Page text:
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Some improvements, some regression. - 77%

hells_unicorn, November 5th, 2007

Gaia Epicus has been quite apt at making a good first impression through their album art and CD booklet extras. Their debut “Satrap” featured a very auspicious explanation of the band’s name, the album’s name and the drive of the lyrical content. Initially I thought them a Gamma Ray clone due to the overt similarities between the subject matter of that album and Kai Hansen’s magnum opus “Somewhere Out in Space”. By contrast, “Symphony of Glory” opens the band up to late 80s Helloween clone accusations, and not merely because of the near over-comical album cover.

In many ways, this album sees the band making small improvements. Thomas Hansen’s voice shows a bit more versatility than before, the riffs see more development and the drum tracks have been cleaned up significantly. Joakim’s solos are a bit more memorable, owing to a greater sense of continuity and structure, while avoiding the temptation to throw in more notes than necessary. The keyboard role has been drastically reduced, eliminating the Stratovarius tendencies of the debut album, and mostly functions as a tasteful atmospheric device.

In spite of all this, the album suffers greatly from an over-indulgent sense of comedy and a poor track ordering. The opening 30 second clip is a distantly played performance of Julius Fučík’s “Entrance of the Gladiators”, which underscores a likely intentional irony in the album. While originally intended as a gallant and triumphant sounding march commemorating the grandeur of the Roman Empire, most of today’s listeners associate this composition with a circus, which may be a brilliant satirical criticism of the dual sense of comedy and majesty of the power metal genre.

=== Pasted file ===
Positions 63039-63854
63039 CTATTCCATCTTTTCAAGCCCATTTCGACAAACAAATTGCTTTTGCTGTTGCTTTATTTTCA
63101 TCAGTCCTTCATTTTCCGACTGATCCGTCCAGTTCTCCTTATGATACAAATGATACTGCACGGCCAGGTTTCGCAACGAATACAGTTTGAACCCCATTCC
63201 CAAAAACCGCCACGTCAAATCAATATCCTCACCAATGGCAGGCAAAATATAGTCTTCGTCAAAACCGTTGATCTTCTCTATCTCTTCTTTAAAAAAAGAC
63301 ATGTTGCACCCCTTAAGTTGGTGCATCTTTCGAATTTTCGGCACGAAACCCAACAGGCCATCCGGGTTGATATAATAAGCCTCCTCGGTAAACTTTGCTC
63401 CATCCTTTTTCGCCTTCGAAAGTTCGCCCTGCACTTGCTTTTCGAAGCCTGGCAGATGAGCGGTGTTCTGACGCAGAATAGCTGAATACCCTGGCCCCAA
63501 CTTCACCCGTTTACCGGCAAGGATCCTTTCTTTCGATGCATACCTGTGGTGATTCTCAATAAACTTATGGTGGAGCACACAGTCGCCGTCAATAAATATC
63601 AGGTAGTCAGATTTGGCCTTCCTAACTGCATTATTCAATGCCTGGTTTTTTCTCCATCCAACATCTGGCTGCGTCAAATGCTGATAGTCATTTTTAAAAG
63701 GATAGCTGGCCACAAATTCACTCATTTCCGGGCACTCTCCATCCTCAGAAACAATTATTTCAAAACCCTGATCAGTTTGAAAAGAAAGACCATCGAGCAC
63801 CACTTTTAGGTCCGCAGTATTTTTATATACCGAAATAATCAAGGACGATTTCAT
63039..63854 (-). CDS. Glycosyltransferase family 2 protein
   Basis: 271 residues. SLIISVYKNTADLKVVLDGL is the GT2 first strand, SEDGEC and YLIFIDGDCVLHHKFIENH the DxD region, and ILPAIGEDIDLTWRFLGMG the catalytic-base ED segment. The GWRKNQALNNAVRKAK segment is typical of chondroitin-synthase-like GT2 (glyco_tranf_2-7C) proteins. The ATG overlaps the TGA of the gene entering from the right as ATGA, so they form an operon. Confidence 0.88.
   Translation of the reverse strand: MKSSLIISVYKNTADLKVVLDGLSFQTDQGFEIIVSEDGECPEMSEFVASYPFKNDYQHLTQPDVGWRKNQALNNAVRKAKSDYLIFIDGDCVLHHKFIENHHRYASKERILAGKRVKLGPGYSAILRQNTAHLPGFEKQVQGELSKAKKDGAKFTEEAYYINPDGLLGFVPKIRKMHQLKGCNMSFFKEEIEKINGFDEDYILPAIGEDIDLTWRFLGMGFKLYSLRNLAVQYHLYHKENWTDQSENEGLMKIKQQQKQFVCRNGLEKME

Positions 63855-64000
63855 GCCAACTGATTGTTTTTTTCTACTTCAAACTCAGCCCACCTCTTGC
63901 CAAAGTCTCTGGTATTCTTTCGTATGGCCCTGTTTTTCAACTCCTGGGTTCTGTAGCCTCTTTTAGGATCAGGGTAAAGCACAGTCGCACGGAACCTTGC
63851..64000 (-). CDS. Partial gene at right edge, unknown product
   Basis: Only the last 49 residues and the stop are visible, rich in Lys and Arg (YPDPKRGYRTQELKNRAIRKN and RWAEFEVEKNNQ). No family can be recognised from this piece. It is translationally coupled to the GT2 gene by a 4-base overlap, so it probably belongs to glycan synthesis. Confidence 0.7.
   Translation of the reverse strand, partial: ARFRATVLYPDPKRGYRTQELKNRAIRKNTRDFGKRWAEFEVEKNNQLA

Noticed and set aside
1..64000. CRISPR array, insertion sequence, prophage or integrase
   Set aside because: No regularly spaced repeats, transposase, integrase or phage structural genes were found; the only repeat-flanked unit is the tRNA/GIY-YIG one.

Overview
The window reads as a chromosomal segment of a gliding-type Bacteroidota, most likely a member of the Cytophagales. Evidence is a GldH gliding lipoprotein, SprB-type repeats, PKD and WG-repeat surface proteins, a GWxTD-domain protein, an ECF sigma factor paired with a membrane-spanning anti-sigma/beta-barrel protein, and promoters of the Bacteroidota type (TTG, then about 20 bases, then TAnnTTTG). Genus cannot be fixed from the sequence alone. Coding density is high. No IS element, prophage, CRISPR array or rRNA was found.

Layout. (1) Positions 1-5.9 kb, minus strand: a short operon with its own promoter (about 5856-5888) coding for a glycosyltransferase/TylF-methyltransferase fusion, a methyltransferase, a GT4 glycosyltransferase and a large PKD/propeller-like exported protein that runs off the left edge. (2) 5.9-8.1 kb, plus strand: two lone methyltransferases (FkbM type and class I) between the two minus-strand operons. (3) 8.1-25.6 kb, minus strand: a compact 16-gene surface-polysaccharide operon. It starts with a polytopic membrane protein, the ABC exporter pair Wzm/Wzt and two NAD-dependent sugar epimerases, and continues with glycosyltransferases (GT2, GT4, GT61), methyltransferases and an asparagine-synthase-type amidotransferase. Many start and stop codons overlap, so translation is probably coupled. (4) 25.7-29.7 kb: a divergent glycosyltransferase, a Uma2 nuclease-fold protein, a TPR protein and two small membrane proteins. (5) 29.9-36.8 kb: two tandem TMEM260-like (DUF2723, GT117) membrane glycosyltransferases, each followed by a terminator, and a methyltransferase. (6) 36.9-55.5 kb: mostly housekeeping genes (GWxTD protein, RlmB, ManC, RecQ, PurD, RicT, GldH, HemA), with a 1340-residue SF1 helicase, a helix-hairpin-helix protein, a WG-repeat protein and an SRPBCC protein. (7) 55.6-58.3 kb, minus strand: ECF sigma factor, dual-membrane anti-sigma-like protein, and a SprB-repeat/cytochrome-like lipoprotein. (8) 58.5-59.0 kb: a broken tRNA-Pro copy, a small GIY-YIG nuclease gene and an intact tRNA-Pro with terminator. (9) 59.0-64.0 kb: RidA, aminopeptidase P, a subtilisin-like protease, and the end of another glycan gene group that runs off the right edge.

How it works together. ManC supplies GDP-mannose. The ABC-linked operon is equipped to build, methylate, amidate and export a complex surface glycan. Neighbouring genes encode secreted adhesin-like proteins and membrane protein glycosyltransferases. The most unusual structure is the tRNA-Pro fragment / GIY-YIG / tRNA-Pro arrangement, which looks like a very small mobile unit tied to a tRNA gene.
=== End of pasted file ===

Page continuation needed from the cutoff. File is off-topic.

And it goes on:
Although one might consider this a brilliant way to preface yet another intellectually driven album, it is lost in the trilogy of sameness that follows. “Time and Space”, “Miracles” and “Seize the Day” listen okay individually, and the out-of-nowhere steel drum section in the second of the three showcases another ironic side of the album, much as was the case with Iron Fire’s little funky/bluesy section in “Rise of the Rainbow”. Unfortunately, the songs are just too similar to listen to one after the other, and by the end you begin to suspect you’re listening to an underground punk album.

“Hand of Fate” is a decent radio rocker, although the bass and drum alone parts where Hansen’s vocals are exposed a little too much drag the song down a little. “Wings of Freedom” is the first true power metal track on here, almost like a slightly less technical “Keepers of Time” from the debut. “Spanish Eyes” takes the cake for decent song destroyed by bad lyrics, the gooey romantic words clash way too much with the distorted riffs.

Surprisingly things really pick up afterwards and we get some material that surpasses what was put forth on the first album. Keyboard usage picks up in “No Release” and instrumental “Chamber of Secrets”, accompanied by some quality riffing and musical variety. Things finish off on a high note with two solid power metal epics “Be Thy Cross My Victory” and the album’s title track. The former has the best vocal performance out of Hansen yet, trading some high end screams with some dirtier sounds. The title track has some more vocally exposed sections, but they work fairly well. The best part of it all is the elongated middle section where the guitars take over completely, just classic Iron Maiden worship throughout.

There are some great moments on this album, but as a whole it comes across as musically confused. The songs and the words don’t match the wit that seems to be intended in the cover art. It may well be an unintended foreshadowing of the problems the band would have with their label, which all but made this album unavailable for mainstream consumption. If you like power metal this might be a worthwhile buy, especially Gamma Ray fans that want something in a similar style, but shop at under $10.

Later submitted to ( on August 18, 2008.